Welcome to Sydney, Your Holiness. Care to Exorcise a Politician or Two?

By Mike Carlton
Sydney Morning Herald

July 5, 2008

Now that the Iemma Government's idiotic World Youth Day regulations have made it almost a matter of high principle to annoy Catholics, I have been wondering how to go about it.

The easiest thing would be to poke faces at them in the street, I suppose, or to pelt them with rotten eggs. But that lacks subtlety. It might be more stimulating to back them into a corner and harangue them, at length, on the inherent fallacies of wussy old Cardinal Newman's exegesis on papal infallibility in his Apologia Pro Vita Sua.

Not that I have anything against your rockchoppers. My late father was once a Catholic priest, a Missionary of the Sacred Heart. I was baptised at Melbourne's St Patrick's Cathedral by the legendary Archbishop Daniel Mannix himself, and you can't get much more Mick than that. And I find Catholic belief and ritual more attractive than the lace-curtain Anglicanism of my eventual upbringing. After all that theological confusion, atheism was the only logical course.

No, there's nothing wrong with Catholics; some of my best friends, etc. And I hope the Pope is politely welcomed to Sydney. It is the Government's ridiculous "security precautions" that are so offensive. To threaten, with the stroke of a pen, fines of up to $5500 for anyone causing "annoyance or inconvenience to participants in a World Youth Day event" is a savage attack on our civil liberties. To have police censoring T-shirts is an assault on free speech. With each passing week the Iemma Government grows more arrogantly distant from the people it purports to serve.

LORD DOWNER never ceases to amuse. For weeks he has kept us on tenterhooks by announcing, almost daily, that he will soon make an announcement about announcing his retirement from politics. It has been a bravura performance. Dame Nellie Melba's endlessly protracted farewells had nothing on this.

More enjoyable still has been the small but noisy conga line of media toadies jostling to heap praise upon His Lordship led, with unconscious hilarity, by The Australian's Janet Albrechtsen. To hear her tell it, Downer was Talleyrand, Metternich, Castlereagh, a one-man Congress of Vienna, genius incarnate.

"As foreign minister, he made one heck of a mark, mercilessly slaying his political opponents while determining Australia's foreign policies," she gushed last Tuesday. "Like him or loathe him, Downer's record as foreign minister is imposing."

No it's not. It's dreadful. He was the worst since poor, bewildered Billy McMahon, who once did a television interview with me in Singapore convinced, against all the evidence, that he was actually in Saigon. Downer was barely a notch up from that.

With John Howard egging him on, his instinctive grovelling to the Bush Administration dragged us into the disaster of Iraq. Evidently incapable of original thought, he saw the world through the prism of the neoconservatives of Washington, parroting their slogans with the blustering self-assurance of the truly third-rate mind. In Asia, especially Indonesia, they treated him as Little Sir Echo. To the newly independent Government of East Timor he was a swaggering bully.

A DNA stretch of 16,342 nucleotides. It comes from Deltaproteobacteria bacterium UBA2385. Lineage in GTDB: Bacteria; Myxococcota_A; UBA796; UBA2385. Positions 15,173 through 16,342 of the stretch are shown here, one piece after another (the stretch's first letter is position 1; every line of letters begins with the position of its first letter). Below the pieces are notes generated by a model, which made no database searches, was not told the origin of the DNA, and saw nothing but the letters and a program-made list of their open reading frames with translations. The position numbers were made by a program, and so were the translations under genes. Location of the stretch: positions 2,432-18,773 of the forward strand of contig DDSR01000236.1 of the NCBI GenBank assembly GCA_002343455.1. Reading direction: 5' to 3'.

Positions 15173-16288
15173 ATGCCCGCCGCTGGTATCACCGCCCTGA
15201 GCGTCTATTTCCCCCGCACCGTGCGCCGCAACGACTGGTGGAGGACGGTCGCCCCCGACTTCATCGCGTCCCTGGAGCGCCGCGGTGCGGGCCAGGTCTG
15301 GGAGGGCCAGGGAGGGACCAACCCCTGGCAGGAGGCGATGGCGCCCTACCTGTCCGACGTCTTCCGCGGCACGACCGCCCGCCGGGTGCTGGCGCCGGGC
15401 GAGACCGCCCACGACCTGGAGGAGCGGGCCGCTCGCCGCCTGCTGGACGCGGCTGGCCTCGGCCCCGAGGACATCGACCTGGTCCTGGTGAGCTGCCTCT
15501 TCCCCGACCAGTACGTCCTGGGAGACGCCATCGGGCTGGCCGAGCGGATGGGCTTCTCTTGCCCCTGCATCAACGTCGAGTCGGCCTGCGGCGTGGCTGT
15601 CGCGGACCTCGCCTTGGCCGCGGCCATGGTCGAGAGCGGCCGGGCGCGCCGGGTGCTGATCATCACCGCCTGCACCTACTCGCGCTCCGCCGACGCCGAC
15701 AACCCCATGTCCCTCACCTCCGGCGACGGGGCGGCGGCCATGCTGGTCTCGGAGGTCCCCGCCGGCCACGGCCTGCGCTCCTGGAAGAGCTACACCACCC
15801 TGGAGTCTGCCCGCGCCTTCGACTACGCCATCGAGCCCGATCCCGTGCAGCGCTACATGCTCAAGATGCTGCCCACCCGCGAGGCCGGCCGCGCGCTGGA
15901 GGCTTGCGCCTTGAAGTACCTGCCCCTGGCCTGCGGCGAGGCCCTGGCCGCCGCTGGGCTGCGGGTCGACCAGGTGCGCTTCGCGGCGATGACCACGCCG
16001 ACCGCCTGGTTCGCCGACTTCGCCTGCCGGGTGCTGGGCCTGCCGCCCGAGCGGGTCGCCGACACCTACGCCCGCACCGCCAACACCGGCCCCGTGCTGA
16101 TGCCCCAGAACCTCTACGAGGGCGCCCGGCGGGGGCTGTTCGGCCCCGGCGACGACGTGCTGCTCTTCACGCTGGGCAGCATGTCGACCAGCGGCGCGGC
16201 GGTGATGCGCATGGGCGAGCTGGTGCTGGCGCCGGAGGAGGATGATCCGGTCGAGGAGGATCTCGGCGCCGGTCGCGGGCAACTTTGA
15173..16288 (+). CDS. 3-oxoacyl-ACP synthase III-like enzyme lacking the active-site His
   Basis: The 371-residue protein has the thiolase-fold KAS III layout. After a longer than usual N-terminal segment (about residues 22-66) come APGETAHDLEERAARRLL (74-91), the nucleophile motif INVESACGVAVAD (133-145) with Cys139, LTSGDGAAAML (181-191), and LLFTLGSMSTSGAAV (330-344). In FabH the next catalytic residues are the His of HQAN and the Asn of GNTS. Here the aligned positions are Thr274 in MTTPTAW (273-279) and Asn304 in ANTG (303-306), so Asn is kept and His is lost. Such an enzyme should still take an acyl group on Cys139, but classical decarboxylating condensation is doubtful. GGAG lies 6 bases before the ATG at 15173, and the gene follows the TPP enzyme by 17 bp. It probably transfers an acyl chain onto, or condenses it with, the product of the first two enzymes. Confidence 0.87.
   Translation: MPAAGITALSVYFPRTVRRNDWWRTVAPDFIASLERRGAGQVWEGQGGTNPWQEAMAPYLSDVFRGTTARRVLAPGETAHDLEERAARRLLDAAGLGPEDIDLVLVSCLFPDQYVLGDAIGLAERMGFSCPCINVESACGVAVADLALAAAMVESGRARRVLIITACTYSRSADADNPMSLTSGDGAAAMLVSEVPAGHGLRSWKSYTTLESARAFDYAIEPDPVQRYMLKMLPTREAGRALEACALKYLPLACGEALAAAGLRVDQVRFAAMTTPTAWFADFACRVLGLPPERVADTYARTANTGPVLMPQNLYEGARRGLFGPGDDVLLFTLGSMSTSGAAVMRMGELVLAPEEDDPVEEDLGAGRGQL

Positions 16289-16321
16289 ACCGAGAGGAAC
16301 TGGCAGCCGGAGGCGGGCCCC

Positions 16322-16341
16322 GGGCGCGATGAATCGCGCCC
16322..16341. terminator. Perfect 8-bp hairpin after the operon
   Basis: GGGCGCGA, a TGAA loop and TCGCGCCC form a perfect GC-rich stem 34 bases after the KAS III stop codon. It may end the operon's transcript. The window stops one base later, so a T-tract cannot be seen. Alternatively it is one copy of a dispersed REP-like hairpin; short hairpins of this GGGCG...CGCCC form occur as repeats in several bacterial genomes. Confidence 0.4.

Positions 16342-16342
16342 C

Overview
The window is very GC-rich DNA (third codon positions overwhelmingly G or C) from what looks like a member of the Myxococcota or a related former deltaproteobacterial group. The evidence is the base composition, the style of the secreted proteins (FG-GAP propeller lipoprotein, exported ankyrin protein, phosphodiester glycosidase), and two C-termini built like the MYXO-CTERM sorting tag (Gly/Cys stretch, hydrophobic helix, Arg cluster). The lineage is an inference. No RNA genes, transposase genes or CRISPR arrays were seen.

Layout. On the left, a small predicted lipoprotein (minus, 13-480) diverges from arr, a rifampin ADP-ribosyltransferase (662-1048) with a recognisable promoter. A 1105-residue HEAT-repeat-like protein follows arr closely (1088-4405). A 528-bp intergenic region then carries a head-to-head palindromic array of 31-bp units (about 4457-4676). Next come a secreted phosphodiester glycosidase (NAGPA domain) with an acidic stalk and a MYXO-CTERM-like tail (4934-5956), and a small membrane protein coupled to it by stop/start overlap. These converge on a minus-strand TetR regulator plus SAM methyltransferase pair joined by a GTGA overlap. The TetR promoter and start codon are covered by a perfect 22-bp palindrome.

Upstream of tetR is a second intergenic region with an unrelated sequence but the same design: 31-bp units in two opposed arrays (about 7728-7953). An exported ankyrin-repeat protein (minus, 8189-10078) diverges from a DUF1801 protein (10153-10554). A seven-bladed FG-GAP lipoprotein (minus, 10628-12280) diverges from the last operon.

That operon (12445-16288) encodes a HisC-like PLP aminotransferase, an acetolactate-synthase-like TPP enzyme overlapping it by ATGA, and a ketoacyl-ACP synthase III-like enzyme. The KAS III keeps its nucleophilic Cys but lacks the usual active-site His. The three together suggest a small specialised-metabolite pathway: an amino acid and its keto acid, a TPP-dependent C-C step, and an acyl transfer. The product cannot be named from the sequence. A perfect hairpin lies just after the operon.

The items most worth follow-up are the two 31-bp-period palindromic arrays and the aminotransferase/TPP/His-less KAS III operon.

Slurpy as it was, Albrechtsen's piece was the more remarkable for what it left out. There was not a word about Downer's conviction - which you suspect he holds to this day - that Saddam Hussein's arsenals were bristling with weapons of mass destruction. Nor did she trouble him or her readers by bringing up the prickly topic of almost $300 million paid by AWB in bribes to Saddam's regime, a humiliation for Australian foreign policy which occurred right under His Lordship's nose.

But as the man who originally elevated him to the peerage - it was in this very column that he was created Viscount Downer of Baghdad - I am going to miss the fun. If he brings peace to Cyprus, as he apparently intends, I shall advance him to an earldom.

A VERY well-respected, recently retired judicial figure sent me the following email this week: "No matter how distasteful one might find the alleged antics of the unctuous Della and his frightful spouse and despite their foolish comments about co-operation with police, both the Prime Minister and the Premier seem to have completely forgotten that this pair has every right to remain silent. That is, as Rumpole was wont to say, 'a fundamental cornerstone of the English legal system', and therefore of ours.

"Politicians, even fools like these, cannot be separated from the rest of us, including media identities, car dealers and the actual criminal classes, on issues of legal rights, simply because they are politicians.

"The media and their political masters may well be pushing them towards a permanent stay application in relation to any criminal proceedings subsequently brought."

Good point. The hounding of John Della Bosca and Belinda Neal is no doubt a hugely popular blood sport, but it is a denial of natural justice that may see any case against them thrown out of court.

Food for thought, that.



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